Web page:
is it long enogh?

<p>my grandpa has cancer and last semseter my grades fell C's and a D instead of A's and B's (and maybe a C) So I wrote a letter to my GC is it long enough should more info be there?</p>

<p>The reason for my low grades this last semester is that in October 2005 my family received word that my grandfather has been diagnosed with cancer of the lymphoidic system, which at the date of this letter, has spread to his respiratory system as well . This certain branch of cancer, is one of the most aggressive and lethal. It has less than a five percent survival rate. His doctors give him anywhere from six months to three years to live.</p>

<p>Needless to say, this has effected all areas of my life—including school—I haven’t been getting enough sleep lately., and I have found it hard to concentrate in class, as I am worried about him. If you could pass this information along to the colleges I am applying to, I would appreciate it greatly.</p>

<p>I am sorry to hear about your situation, but what advice are you asking for? I'm not sure what you question is.</p>

<p>I wrote the letter so my GC can explain my low grades. I'm asking if I should add more.</p>

<p>I, too, am very sorry about your grandfather and your very difficult situation. In addition to the letter, I would make an appointment to meet with your GC to discuss the situation. I would also alert your teachers of what's going on and see if they can accommodate you in any way such was being able to do extra credit or make up some of the work. Best to you.</p>

<p>I've told my teachers, and they allow me to keep my cellphone on during class.But the letter is ok then?</p>

<p>Wabash, wait to see if the posters who know you best and also are among the most knowledgeable re admissions and special circumstances come here to advise. I'm sure they will and I would rely most on them. I wonder, along the lines of ColumbiaMom's post, have you spoken with your GC re this? (Or perhaps you are at one of those large schools where the GC is overburdened and hardly knows the kids?) My own advice would be colored by the answer to this question.</p>

<p>ok I will. I have spoken to my GC about this (in passing, not formally) I go to a large public school and I think I lnow my GC better than most kids</p>

<p>bump, for wabash</p>

<p>bump for me</p>

<p>Wabash, First, I'm sorry to hear about your grandfather. I will add him to my prayers.</p>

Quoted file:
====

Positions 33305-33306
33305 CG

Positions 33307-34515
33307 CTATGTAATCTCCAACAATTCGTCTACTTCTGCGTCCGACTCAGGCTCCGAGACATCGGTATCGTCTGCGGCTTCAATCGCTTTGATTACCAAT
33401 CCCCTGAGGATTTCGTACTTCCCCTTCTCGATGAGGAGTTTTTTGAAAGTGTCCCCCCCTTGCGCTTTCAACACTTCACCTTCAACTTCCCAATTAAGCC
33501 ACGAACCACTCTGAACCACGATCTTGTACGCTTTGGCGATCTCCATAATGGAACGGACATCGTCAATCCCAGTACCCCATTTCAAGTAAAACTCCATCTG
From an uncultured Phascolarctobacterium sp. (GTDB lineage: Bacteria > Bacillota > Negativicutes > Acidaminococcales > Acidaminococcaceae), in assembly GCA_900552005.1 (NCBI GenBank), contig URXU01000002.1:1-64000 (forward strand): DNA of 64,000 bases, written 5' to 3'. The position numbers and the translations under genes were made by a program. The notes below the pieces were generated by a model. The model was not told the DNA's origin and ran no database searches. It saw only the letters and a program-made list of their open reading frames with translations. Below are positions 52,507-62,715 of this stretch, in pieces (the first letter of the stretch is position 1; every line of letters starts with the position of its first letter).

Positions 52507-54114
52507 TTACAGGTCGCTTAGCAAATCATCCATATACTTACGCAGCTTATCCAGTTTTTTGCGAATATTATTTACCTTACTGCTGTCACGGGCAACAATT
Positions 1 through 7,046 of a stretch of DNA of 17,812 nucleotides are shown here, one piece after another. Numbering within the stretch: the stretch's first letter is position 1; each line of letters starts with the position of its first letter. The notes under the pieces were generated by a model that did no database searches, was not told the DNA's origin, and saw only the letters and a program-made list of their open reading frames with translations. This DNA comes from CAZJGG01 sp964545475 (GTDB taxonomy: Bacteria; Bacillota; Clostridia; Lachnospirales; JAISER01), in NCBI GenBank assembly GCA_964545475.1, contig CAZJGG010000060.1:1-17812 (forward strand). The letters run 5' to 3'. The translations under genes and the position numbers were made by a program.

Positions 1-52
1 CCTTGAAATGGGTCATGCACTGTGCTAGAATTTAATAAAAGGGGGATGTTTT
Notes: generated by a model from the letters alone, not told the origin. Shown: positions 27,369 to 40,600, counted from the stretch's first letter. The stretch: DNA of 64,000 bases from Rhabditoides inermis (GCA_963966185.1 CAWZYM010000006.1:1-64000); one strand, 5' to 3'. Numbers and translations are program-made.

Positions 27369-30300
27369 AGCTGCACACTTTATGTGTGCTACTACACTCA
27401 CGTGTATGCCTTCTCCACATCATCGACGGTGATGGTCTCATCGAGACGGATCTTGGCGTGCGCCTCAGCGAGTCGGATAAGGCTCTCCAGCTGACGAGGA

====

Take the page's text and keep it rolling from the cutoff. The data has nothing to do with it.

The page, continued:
<p>However, I'm confused a bit - Did you write this to give to your guidance counselor so that he/she can let the schools know your family situation? Or are you intending to send it to the schools yourself directly?</p>

<p>In either case, I think you need to be a bit more specific about how this has resulted in your drop of grades. Have you had to spend time traveling to be with your grandfather and thus missed school? Have you had to do extra time-consuming chores around the house because your parent has had to spend time with your grandfather, resulting in less time available to study? </p>

<p>While I am sure that admissions officers understand the stress of a close family member being ill (and I certainly do as well), many kids have grandparents, and even parents, struggling with major health problems and their grades do not necessarily drop as a result. </p>

<p>My concern, therefore, is that some admissions officers may see this letter as just excuse making if you send it yourself and perhaps even wonder if you will have difficulty dealing with stress in other areas of your life. I think, therefore, that it would be best for your guidance counselor to let each of the schools know your family situation, rather than sending this letter yourself, and, if possible, it would be helpful if you could give your guidance counselor some additional concrete examples of how this has affected your ability to perform up to standards this semester. Coming from your guidance counselor, it is likely to avoid any risk of sounding like you're just making excuses, and he can also reassure the schools that this is not the way you deal with everyday, more minor stressful situations, but truly an extraordinary event in your life.</p>